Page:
Despite my reading almost no fiction these days, there was a pretty good chance I was going to enjoy Benjamin Myers’ novel based on the true story of a notorious gang of 18th-century money counterfeiters: one of my study windows looks out across the upper Calder Valley towards Cragg Vale, where much of this novel is set; the other looks across Hebden Valley to Heptonstall Church, where the novel’s protagonist is buried.
The Gallows Pole tells the story of the Cragg Vale Coiners, an organised gang of criminals based in and around the upper Calder Valley, in what was then a remote part of England where the law held little sway. The novel is set against the backdrop of imminent industrialisation, with the threatened arrival of mills, the Rochdale Canal, and the detested turnpike (still known as ‘New Road’ where it passes through nearby Hebden Bridge).
Locally, the coiners still have something of a reputation as a band of merrie men whose debasement of the king’s coin helped feed the poor. In reality, their leader, the self-styled ‘King’ David Hartley, was far less Robin Hood than Tony Soprano: the Cragg Vale Coiners were a bunch of lawless, murderous thugs, with, as events were to prove, little to be said for them in terms of group loyalty.
All great anti-heroes require a would-be nemesis. In Hartley’s case, this came in the form of William Deighton, an excise officer charged with putting an end to the counterfeiting operation. What follows is a story of intrigue, betrayal, murder, and revenge.
The Gallows Pole is written in two narrative voices, both of which work remarkably well. The main story is written in third-person standard English with a few stylish twists to lend period authenticity. Direct speech is incorporated into the text without quotation marks, and people are always referred to by their full names, both of which devices just seem right somehow. When the coiners are gathered, the formal listing of those present, as if for the minutes, gives an appropriate Uncle Tom Cobley and all period feel.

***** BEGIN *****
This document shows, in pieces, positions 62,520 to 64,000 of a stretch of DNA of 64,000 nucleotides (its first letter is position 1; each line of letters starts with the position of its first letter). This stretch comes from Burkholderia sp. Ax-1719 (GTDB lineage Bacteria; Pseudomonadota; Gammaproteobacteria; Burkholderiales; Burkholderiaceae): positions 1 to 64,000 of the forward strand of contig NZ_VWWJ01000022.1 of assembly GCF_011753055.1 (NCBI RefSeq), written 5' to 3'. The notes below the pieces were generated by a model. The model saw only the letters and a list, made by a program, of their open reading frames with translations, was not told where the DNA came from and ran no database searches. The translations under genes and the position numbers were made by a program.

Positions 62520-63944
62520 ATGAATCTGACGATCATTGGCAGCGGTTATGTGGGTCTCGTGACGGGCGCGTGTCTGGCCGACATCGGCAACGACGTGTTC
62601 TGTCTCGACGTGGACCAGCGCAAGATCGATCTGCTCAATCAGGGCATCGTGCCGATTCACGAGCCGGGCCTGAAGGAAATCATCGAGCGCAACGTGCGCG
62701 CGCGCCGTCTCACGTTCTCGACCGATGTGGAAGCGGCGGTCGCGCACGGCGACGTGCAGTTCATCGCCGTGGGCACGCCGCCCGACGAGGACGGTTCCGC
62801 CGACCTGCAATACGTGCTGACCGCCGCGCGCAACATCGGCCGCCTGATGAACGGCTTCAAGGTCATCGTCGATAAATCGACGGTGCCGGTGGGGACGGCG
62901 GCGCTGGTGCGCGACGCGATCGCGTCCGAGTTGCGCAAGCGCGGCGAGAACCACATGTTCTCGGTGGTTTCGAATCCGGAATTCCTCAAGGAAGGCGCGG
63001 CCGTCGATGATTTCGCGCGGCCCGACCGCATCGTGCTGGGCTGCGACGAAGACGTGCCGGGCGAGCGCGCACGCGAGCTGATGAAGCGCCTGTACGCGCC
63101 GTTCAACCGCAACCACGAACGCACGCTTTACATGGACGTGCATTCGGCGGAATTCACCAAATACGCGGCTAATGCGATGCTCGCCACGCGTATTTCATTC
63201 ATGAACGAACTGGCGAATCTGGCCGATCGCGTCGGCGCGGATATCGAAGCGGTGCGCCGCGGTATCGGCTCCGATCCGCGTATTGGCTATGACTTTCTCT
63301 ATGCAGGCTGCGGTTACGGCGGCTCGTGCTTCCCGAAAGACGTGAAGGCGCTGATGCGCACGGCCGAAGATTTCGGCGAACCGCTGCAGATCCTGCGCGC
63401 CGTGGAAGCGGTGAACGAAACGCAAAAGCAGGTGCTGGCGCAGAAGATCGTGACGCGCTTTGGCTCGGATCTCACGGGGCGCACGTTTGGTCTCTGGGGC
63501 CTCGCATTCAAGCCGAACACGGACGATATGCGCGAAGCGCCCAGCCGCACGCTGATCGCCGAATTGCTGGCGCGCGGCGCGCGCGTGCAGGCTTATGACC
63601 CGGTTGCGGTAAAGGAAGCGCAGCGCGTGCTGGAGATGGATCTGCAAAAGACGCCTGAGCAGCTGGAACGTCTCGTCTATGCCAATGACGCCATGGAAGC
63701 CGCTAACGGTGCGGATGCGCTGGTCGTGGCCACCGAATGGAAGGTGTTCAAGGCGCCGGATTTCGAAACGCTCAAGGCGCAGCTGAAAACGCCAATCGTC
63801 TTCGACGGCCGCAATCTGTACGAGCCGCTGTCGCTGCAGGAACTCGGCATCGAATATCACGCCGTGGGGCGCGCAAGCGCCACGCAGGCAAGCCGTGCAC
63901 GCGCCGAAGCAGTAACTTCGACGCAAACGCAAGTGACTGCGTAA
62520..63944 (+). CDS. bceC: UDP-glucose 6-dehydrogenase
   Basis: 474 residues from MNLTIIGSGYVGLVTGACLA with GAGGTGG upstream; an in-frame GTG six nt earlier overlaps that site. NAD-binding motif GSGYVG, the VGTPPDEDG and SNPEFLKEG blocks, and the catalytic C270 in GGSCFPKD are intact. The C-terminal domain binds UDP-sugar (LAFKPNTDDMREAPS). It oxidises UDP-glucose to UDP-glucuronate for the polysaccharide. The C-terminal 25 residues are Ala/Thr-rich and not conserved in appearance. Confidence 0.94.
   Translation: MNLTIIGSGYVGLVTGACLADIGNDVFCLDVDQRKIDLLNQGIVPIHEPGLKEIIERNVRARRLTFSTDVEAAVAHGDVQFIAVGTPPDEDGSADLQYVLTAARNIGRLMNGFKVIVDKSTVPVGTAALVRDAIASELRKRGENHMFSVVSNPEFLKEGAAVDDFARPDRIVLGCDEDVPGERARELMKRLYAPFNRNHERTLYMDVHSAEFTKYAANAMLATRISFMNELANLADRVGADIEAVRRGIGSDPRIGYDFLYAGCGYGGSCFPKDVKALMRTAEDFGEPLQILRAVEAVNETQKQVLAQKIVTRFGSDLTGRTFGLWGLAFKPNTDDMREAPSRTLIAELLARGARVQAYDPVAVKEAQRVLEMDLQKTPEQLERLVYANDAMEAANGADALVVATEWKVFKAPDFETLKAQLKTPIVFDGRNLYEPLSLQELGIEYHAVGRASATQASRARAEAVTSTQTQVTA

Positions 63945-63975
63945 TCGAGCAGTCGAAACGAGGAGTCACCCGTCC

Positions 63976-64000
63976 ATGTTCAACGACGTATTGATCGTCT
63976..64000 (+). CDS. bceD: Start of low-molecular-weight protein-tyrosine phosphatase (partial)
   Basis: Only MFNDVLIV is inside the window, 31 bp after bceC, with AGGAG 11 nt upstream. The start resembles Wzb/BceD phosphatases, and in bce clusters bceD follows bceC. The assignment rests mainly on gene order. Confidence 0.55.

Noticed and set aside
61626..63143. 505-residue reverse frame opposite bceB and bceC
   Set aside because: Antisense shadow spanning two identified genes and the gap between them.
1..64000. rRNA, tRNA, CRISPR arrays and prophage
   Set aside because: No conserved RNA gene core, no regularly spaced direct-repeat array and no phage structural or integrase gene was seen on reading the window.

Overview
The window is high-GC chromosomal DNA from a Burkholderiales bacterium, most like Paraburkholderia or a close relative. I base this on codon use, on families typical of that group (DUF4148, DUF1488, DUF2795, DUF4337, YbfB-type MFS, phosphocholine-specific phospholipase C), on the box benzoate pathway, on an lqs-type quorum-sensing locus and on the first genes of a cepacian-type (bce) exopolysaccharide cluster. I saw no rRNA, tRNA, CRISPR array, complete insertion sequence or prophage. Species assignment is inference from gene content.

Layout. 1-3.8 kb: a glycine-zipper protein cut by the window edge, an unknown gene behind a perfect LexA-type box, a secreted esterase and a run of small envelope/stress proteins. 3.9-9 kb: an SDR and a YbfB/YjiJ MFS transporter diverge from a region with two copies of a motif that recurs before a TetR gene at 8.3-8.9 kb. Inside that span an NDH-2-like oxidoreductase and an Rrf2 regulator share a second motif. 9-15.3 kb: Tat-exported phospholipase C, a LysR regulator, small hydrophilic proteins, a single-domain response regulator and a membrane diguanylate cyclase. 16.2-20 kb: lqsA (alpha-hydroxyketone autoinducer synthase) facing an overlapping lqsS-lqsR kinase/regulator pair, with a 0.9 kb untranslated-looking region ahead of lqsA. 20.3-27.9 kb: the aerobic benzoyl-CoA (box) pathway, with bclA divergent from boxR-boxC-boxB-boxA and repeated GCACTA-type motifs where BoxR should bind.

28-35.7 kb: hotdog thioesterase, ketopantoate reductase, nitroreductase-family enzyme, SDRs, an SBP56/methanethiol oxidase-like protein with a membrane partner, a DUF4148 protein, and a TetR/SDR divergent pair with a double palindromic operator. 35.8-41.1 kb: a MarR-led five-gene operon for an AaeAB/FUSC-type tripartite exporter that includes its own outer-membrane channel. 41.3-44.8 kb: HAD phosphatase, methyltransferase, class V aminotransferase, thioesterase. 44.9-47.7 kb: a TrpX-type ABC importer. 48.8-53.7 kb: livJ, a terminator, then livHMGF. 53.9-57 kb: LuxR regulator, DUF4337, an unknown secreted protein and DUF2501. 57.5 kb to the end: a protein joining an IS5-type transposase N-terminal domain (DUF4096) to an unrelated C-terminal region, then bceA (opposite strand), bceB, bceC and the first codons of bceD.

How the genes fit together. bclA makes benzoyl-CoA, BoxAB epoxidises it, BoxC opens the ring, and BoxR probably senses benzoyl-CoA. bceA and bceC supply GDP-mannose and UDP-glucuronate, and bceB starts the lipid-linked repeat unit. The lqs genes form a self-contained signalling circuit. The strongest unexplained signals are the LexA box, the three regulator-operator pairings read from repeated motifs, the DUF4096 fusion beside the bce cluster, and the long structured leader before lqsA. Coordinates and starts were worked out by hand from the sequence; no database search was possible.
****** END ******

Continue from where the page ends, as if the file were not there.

The second narrator’s voice is that of David Hartley himself. These very short, italicised diary extracts, interspersed throughout the main narrative, are written without punctuation and are littered with contemporary slang and phonetic spellings. Usually, this sort of device annoys the hell out of me, but it works brilliantly in The Gallows Pole. If King David Hartley really had kept a diary—and don’t we all wish he had?—it surely would have read like this. Myers must have had immense fun (and given himself some severe headaches) capturing Hartley’s ‘authentic’ voice. Here is a typical example, imparting some useful advice on man-management:
Now lissen now for I tell you sum thin importent sum thin secret now When a dug misbyhayves you ponk that dug on its neb and when it misby hayves again you rub its phyz in scat and if still that dug misbyhayves a third tyme then you are doon sum thin rong so then you beet it until sum thin goes in its ays like the last ember of a dyin fyre and the spirit of the creechure will be yors and then yool have no trubble from that dug and that dug will give his lyf for you and now it nose its playce that yule have mayde for it And it will feer you an love you an protec you An that is how you run a ragged crew of desprit men That is how you run a gang that sum corl the Turvin Clippers and that uthers corl the Cragg Vayle Coiners.
Finally, I should say a word about Myers’ descriptions of the local landscape. It’s an area I know and love very much indeed—as, judging from his evocative descriptions, does Myers. I tend to be parochial in the extreme in my local walks. Reading The Gallows Pole made me want to begin roaming farther afield, exploring the upper Calder Valley in more depth, maybe even wandering into the godforsaken craggy vale that was once the haunt of a ragged crew of desprit men.
Disclosure: At the time of writing this review, I have met local author Ben Myers on two occasions. We now follow each other on various social media.
“…wonderfully droll, witty and entertaining… At their best Carter’s moorland walks and his meandering intellectual talk are part of a single, deeply coherent enterprise: a restless inquiry into the meaning of place and the nature of self.”
—Mark Cocker, author and naturalist
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